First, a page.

As I’m sure most of you remember, the heyday of preparedness was back in the late 70’s/early 80’s when it was referred to as ‘Survivalism’. It was about this time that guys like Ragnar Bensen, Duncan Long, Mel Tappan, Kurt Saxon and a few others made names for themselves with their books. I like re-reading some of these things because it’s always interesting to see how the mindset has changed since those Cold War days.
Back in the 70’s and 80’s the most obvious EOTWAWKI scenario was a nuclear exchange of some type. People stocked up against an imagined scenario of hiding from fallout, mass casualties and possibly invading Soviets. We look back now and snicker a little but that was the threat back in those days. Nuclear Armageddon wasn’t always the theme of the day. Some writers postulated we’d have a civil war or revolution following on the heels of the ‘counterculture’ activities of the late 60’s and early 70’s. This was such a strong sentiment in some quarters that groups formed specifically to combat this anticipated threat. (The Minutemen, for example.) People predicted race wars, Communist revolution, etc, etc, but the idea of a nuclear war was the meat-n-potatoes of the survivalist movement back in those days.
The changes since then have been noticeable. The distrust of the Communist governments has shifted to our own government, the notion of city-busting nuclear missles has given way the the notion of city-contaminating ‘dirty’ suitcase-nukes, waves of ‘Red Dawn’-style invading paratroops have been replaced by small cells of fanatical terrorists, etc, etc. The window dressing and players have changed but the stakes are still the same.
However, some things don’t change.
I was rereading one of Duncan Long’s lesser known texts the other day and came across this:
Dinosaurs, so the paleontologists tell us (at least they told us when I was in school), died out because they couldn’t change when their environment changed. Well maybe so, maybe not. It does make a good point. Even though the dinosaurs did some marvelous things while thundering about the earth, they died off because they couldn’t adapt to new problems. They stuck to the good old tried and proved ways. People can be like that. Once they find a brilliant way of doing something they often refuse to change plans when things stop working right. Better to admit its no longer working and try something else. Be flexible and you and your shelter group will survive. Dinosaur and you’ll only be known for sticking to a job – foolishly.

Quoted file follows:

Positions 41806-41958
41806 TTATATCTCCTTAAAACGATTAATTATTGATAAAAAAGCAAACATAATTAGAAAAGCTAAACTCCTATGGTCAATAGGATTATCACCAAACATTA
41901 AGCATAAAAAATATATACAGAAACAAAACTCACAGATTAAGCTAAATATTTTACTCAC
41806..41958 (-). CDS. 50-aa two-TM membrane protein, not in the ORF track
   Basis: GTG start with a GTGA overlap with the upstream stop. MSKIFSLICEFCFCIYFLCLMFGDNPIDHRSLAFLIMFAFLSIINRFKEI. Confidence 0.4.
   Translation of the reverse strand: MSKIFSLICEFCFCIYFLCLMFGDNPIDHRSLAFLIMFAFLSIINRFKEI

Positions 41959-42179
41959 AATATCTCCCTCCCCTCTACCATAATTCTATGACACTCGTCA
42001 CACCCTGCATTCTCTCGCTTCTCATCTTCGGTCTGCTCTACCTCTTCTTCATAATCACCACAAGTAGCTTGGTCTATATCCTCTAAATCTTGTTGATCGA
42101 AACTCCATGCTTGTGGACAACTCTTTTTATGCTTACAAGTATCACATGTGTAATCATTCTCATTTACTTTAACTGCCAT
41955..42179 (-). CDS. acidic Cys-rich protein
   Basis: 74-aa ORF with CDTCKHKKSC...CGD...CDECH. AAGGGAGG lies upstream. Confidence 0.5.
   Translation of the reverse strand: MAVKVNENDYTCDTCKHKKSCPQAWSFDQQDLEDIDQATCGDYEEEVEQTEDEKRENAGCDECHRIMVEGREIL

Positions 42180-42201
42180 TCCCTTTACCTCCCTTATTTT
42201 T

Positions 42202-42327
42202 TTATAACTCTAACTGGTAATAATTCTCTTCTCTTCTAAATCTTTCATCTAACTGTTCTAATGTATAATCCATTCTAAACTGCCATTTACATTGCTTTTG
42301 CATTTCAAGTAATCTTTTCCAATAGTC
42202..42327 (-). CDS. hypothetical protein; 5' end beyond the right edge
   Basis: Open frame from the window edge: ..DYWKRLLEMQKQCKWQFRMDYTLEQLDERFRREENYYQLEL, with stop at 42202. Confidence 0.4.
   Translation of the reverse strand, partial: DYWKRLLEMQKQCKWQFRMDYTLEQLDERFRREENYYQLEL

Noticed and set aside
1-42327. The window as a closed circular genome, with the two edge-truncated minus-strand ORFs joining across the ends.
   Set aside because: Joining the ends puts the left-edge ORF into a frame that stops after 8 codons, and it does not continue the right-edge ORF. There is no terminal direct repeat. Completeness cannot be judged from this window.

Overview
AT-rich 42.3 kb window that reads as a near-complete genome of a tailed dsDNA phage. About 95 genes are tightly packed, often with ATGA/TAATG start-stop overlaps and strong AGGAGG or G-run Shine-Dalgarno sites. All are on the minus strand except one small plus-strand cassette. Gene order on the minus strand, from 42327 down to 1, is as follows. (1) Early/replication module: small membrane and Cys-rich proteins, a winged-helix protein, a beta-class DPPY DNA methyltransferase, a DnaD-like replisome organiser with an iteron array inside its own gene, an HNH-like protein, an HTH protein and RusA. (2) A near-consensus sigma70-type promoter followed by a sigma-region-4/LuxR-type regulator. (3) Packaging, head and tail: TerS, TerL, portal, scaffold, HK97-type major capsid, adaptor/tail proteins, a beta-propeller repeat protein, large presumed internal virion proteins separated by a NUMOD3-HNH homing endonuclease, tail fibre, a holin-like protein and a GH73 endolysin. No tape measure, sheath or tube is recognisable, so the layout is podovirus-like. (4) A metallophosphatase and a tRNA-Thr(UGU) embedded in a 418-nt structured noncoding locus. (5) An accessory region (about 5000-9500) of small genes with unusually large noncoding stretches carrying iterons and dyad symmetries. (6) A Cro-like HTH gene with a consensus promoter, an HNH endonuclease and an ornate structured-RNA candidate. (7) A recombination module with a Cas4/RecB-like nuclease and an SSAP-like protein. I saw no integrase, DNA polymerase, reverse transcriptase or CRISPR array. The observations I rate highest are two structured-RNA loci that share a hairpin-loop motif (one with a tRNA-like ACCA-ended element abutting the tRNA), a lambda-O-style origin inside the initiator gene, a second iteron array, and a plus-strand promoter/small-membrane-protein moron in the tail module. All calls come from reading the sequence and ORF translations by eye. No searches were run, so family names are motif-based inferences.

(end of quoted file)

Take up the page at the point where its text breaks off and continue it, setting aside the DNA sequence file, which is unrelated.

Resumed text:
Interesting, I made a post that pretty much said the same thing the other day. Apparently, there really isn’t anything new under the sun. The more things change the more they stay the same and all that.
I wonder what it’ll be like thirty years from now when people look back on the current ‘next generation’ of survivalism. There was the ‘Golden Era’ in the 70’s, the ‘Militia Movement’ in the 90’s, the Y2K reincarnation as ‘preparedness’, and the current post-9/11 interest that moved it further into the mainstream. Many of the things that survivalists in the 70’s dreamed about are realities now. (Affordable and efficient battery and solar technology, affordable night vision, incrased long-term food options, etc.) I like to think that thirty years from now the things we dream about now will be available and better than imagined.
I wonder what the big threat will be in the future. For decades we were sure that a nuclear exchange between superpowers would be the thing that brought about TEOTWAWKI and while it is still possible, its been bumped far, far down the list. Nowadays we worry about pandemics and terrorist nukes (and, if youre into that sort of thing, ‘Peak Oil’). What will the big fear be in thirty years? I can’t even begin to guess, but I suppose I’ll know when it happens.